I've subsequently been using the MTN rigid fork (at a beefy 660g) on my MTB, and it's been sturdy as. :thumbsup:
dave_sharpe
Member for: 3 years 3 months

Re: Discs Are Official (pro Peloton 2016)

Postby Dougal on Fri 27/Nov/15 2:37pm

So what does this mean for road wheels? Wider hubs?

What is CX using with discs?
Dougal
Member for: 14 years 7 months

Re: Discs Are Official (pro Peloton 2016)

Postby philstar on Fri 27/Nov/15 2:58pm

slowMTB wrote:Wearing out a rim is possible but it is really just a myth, simple maintenance will avoid failure.


I wore out a rim on my mountain bike, took a long time and a lot of kms and a number of brake pads (I think at leas 5 sets) probably contributed to by grit on the braking surface.
but final nail in the coffin was pumping it up too hard at the petrol station. which raises the issue for road bike with higher pressure tiers is this more of a risk?

but saying that maintenance will avoid, is like saying maintenance can avoid brake pads wearing out. though lack of maintenance can make it worse.
philstar
User avatar
"misanthropic"
Member for: 11 years 9 months

Re: Discs Are Official (pro Peloton 2016)

Postby wachtourak on Fri 27/Nov/15 5:20pm

Dougal wrote:So what does this mean for road wheels? Wider hubs?

What is CX using with discs?


CX is 135mm (or 12x142).

Road disc is still 130mm I think, lots of sooking about 135 rear ends meaning that they would need to go wider BB if they want to keep the chainstays short (or else chain gets on too rowdy an angle - Shimano actually specify a minimum chainstay length for each BB width and rear end combination to ensure chain does not rub in adjacent cogs when on a big angle etc) wah wah wide qfactor is bad etc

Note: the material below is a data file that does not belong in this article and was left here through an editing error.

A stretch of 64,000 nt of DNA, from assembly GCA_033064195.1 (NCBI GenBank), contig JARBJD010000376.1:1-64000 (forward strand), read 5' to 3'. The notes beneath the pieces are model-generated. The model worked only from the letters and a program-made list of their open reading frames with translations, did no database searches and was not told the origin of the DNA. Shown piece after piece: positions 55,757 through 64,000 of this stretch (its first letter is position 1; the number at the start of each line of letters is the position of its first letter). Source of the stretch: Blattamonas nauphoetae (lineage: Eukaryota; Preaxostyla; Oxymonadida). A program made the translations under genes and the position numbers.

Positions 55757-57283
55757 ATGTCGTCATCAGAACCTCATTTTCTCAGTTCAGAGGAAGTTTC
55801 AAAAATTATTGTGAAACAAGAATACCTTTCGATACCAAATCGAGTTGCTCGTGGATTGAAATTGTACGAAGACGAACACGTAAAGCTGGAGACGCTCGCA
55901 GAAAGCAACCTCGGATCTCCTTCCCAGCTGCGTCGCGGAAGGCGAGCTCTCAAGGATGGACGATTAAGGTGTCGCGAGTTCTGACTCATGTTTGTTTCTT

My next road bike is gonna have discs for sure, that way I can run cheapo chinese carbon clincher rims and not worry about shitty braking/heat issues (though I don't mong brake drag down descents on my road bike so I'd be fine anyway).

Reading a lot of comments on articles from roadies about discs there is a whole lot of panic still about rotors slicing people in a bunch pileup etc. I'd be just as worried about a chainring...but when was the last time you heard of someone getting minced by a chainring in a pileup?
wachtourak
User avatar
"IMDABES"
Member for: 15 years 0 months

Re: Discs Are Official (pro Peloton 2016)

Postby slowMTB on Fri 27/Nov/15 6:51pm

philstar wrote:
slowMTB wrote:Wearing out a rim is possible but it is really just a myth, simple maintenance will avoid failure.


I wore out a rim on my mountain bike, took a long time and a lot of kms and a number of brake pads (I think at leas 5 sets) probably contributed to by grit on the braking surface.
but final nail in the coffin was pumping it up too hard at the petrol station. which raises the issue for road bike with higher pressure tiers is this more of a risk?

but saying that maintenance will avoid, is like saying maintenance can avoid brake pads wearing out. though lack of maintenance can make it worse.


My maintenance involves replacement of worn parts when required. But I do see your point.
slowMTB